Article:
The number of civilians killed in Afghanistan hit a record high in the first half of the year, despite last month’s ceasefire, according to the United Nations.
In the latest figures released on Sunday by the UN Assistance Mission in Afghanistan (UNAMA), 1,692 civilians were killed during the first six months of 2018 – the most recorded in the period over the last decade since the agency began documentation.
However, with a total of 5,122 casualties, including 3,430 injuries, UNAMA recorded a three percent overall decrease in the number of those affected by the violence in the war-torn country.
The UN figures also showed a 15 percent drop in child and women casualties – at 1,355 and 544 respectively – but UNAMA voiced grave concern over the human cost of the conflict.
“In the first six months of 2018, the armed conflict continued to destroy the lives and livelihoods of civilians at the same toxic levels as last year,” the report said.
“The brief ceasefire demonstrated that the fighting can be stopped and that Afghan civilians no longer need to bear the brunt of the war,” said Tadamichi Yamamoto, UNAMA head and the UN secretary-general’s special representative for Afghanistan, as he urged all parties to find a peaceful solution.
The UNAMA report attributed 42 percent of the civilian casualties to the Afghan Taliban and 18 percent to the Islamic State of Iraq and the Levant (ISIL, also known as ISIS), noting a fourfold increase in deaths and injuries caused by both the armed groups.
Afghan security forces have struggled to battle the Taliban and ISIL since the United States and NATO formally concluded their combat mission in the country in 2014 and shifted their focus to a “support and counterterrorism” role.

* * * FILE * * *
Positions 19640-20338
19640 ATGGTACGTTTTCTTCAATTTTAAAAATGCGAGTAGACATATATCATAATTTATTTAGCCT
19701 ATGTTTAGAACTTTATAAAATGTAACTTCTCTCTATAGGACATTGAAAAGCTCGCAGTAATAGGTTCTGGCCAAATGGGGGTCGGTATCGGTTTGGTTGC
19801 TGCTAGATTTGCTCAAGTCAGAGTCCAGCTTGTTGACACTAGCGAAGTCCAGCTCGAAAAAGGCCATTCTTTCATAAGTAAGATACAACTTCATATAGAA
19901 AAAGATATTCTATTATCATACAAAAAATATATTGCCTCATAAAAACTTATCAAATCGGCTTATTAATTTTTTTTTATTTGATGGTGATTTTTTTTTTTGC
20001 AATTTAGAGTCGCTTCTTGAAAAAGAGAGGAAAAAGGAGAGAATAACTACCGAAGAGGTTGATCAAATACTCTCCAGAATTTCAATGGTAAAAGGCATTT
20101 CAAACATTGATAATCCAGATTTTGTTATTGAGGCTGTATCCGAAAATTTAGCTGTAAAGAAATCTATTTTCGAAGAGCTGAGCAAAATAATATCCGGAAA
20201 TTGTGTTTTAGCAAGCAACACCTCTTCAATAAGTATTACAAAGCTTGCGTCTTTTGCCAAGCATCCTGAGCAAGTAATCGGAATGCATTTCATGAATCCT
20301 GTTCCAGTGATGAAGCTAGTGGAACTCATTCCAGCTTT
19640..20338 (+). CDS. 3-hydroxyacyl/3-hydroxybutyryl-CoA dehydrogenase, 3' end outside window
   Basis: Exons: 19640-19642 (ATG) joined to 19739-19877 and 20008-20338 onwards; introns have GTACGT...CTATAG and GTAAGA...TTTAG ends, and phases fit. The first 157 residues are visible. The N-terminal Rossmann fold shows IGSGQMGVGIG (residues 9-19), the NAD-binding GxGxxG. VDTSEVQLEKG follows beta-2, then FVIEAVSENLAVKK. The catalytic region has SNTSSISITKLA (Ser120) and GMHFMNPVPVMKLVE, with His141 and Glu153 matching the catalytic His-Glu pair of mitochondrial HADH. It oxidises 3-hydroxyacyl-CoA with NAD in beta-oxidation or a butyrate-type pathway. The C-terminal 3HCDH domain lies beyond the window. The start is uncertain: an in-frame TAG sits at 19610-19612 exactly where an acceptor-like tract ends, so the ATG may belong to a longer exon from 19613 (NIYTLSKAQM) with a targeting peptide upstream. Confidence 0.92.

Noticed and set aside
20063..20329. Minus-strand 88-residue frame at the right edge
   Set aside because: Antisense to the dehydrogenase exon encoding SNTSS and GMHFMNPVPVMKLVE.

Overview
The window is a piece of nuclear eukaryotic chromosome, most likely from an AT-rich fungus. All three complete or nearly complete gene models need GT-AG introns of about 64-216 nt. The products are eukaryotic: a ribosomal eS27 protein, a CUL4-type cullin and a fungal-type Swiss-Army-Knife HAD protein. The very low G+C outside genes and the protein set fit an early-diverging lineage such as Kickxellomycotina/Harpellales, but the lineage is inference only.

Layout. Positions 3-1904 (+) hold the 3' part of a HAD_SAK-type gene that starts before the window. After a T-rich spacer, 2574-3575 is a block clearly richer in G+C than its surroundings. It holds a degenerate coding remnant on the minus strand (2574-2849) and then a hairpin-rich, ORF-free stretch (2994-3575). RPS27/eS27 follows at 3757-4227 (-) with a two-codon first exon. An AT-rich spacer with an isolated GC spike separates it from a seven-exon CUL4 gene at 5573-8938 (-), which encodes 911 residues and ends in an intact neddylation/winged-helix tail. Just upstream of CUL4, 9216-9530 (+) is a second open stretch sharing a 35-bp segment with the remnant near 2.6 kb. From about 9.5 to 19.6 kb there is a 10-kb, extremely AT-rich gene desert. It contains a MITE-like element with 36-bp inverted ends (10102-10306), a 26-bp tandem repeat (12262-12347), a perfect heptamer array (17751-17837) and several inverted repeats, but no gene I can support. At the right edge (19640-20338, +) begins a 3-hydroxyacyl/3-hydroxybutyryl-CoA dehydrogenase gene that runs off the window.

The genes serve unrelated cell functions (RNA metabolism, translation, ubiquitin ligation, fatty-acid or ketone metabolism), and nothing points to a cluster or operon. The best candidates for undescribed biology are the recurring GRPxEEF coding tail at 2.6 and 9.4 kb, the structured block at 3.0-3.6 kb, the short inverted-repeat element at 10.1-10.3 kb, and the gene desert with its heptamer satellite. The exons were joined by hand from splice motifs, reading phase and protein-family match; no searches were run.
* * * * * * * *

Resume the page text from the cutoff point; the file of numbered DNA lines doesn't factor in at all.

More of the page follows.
Meanwhile, pro-government forces, including Afghan national security forces and international military forces, caused a fifth of the civilian casualties so far this year.
Ground engagements accounted for the most victims at 1,494 followed by suicide and complex attacks, which led to 1,413 casualties.
The UN research also noted a sharp increase of 52 percent in casualties caused by aerial bombing amid US’ expansion of air raids in a bid to force the Taliban to enter peace negotiations.
Civilians living in the provinces of Kabul, Nangarhar, Faryab, Helmand and Kandahar were the most affected by the conflict, the report said.
There has been a recent surge in violence in Afghanistan’s eastern city of Jalalabad in Nangarhar province this month.
The UN mission expressed particular concern at the trend of targeting education facilities by anti-government forces.
“Conflict-related violence continued to erode the rights of children to education, healthcare, freedom of movement and other fundamental rights, as well as family life, playing outdoors and simply enjoying a childhood free of the brutal effects of war,” said Danielle Bell, UNAMA’s human rights chief, in a statement.
On the day the UN report was released a suicide bomber detonated his explosives at the gate of a government building in the Afghan capital of Kabul, killing at least seven civilians.
More than 15 others were wounded in Sunday’s attack, which occured during the evening rush hour as employees were leaving the Ministry of Rural Rehabilitation and Development (MRRD).
Commenting on the security situation in Afghanistan, Shafiq Hamdam, security expert and the former adviser to NATO forces, said that soft and high-profile attacks make “big news” and that is what groups like ISIL want.
“They (ISIL) have been targeting mosques, madrassas, educational institutions as well as even hospitals and clinics, so this clearly shows that they want to make news in the media,” Hamdam told Al Jazeera on Sunday.
Election-related violence targeting voter registration centres also killed 117 civilians and caused 224 injuries, the report found.
Long-delayed parliamentary and district council elections are scheduled for October 20 this year.